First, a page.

Interview with Afusat Eke, Maritime Social Worker in Nigeria

October 18, 2016
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Afusat Eke is the maritime social worker employed by the Nigerian National Seafarers' Welfare Board to assist seafarers and their families affected by piracy and armed robbery. Her post is supported by a grant from Seafarers UK. She started work on 1 September 2016, and will be engaged in counselling, providing practical assistance, training and scoping the extent of the effect of piracy and armed robbery on Nigerian seafarers and their families.

Oceans Beyond Piracy estimated that 23 seafarers were killed in the Gulf of Guinea in attacks in 2015; most of these were Nigerian. Fishers have been particularly badly affected.

1/ What first got you interested in social work?
My mother often quoted a proverb in Yoruba which translated
means: "When I meet someone with a problem, I will go all the way with them to solve that problem". She brought me up to look for other people, and when a friend suggested I should try social work I took it up and found my place there.

2/ What was your first case as a social worker?
Working with a young man who was addicted to heroin, and with his mother. He had sold almost all their possessions to fund his habit, and had resorted to begging but not to stealing. My first assignment was to get his details, and then to work with him and his mother in family therapy sessions. He came off drugs at that stage. Nigeria has a lot of drug users now, whereas it used to be a transit country for drugs, it is now a consuming country.

3/ What attracted you to work with seafarers?
I saw the advertisement and visited the websites of ISWAN and MPHRP which interested me a lot. I had seen the film 'Captain Phillips' and so had some idea about the existence of piracy and seafarers. Dealing with cases of trauma has provided some of the most interesting and worthwhile work in my career, and so the idea of being able to make a difference to seafarers in the follow-up of attacks made sense to me. Finally, my husband encouraged me to apply.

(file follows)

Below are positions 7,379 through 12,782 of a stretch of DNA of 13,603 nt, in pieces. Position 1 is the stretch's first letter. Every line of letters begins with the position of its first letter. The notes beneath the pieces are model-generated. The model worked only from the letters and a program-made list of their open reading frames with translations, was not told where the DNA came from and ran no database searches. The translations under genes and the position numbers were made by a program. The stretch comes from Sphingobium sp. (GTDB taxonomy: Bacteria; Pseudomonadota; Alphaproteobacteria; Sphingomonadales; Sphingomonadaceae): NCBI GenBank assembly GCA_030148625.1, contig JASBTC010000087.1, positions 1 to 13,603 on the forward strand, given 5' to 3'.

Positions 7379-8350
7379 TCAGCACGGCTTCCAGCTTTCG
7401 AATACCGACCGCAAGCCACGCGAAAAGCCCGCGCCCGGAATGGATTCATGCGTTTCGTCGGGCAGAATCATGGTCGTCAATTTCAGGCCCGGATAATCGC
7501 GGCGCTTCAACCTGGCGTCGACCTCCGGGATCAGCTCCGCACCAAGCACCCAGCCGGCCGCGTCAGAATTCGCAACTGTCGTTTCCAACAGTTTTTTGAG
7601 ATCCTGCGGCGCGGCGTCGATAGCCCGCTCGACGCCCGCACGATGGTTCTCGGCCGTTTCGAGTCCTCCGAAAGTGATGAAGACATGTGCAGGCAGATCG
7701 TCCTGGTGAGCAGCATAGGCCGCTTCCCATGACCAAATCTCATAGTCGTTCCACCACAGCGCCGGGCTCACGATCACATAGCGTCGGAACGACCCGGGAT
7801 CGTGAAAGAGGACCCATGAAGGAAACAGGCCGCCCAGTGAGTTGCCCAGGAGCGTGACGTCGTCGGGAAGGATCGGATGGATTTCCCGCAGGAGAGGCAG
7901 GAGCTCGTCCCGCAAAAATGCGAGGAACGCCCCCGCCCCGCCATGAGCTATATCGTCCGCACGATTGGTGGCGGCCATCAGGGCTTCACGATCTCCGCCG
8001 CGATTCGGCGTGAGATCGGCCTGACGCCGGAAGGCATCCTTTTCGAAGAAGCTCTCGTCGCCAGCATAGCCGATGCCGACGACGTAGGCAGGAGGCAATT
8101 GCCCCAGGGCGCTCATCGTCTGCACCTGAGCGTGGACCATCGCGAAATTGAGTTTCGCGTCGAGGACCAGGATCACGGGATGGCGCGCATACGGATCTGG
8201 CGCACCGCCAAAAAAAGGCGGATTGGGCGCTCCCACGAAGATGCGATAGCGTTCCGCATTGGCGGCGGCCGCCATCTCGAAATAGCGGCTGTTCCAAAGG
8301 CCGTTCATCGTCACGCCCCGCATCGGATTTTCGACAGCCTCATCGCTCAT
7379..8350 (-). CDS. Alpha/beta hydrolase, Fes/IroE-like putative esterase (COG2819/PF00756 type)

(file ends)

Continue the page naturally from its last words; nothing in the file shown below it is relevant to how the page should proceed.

4/ How do you manage to fit in family commitments around your work?
I am a wife and mother of three children, and thankfully can count on a very supportive family network - my husband, my sister who lives nearby and my mother. Social work involves working when people are available, and this is often in the evenings, so we are all used to helping each other to allow us time to work while still bringing up a family.

5/ What are you expecting to find in Nigerian seafarers affected by piracy?
For both the seafarers and their families, I will be looking for signs of PTSD, depression, being withdrawn, suffering panic attacks. For families of hostages, there will be the fear of the unknown, and for the released hostages both the time that they have been held captive, and the treatment which they will have received.

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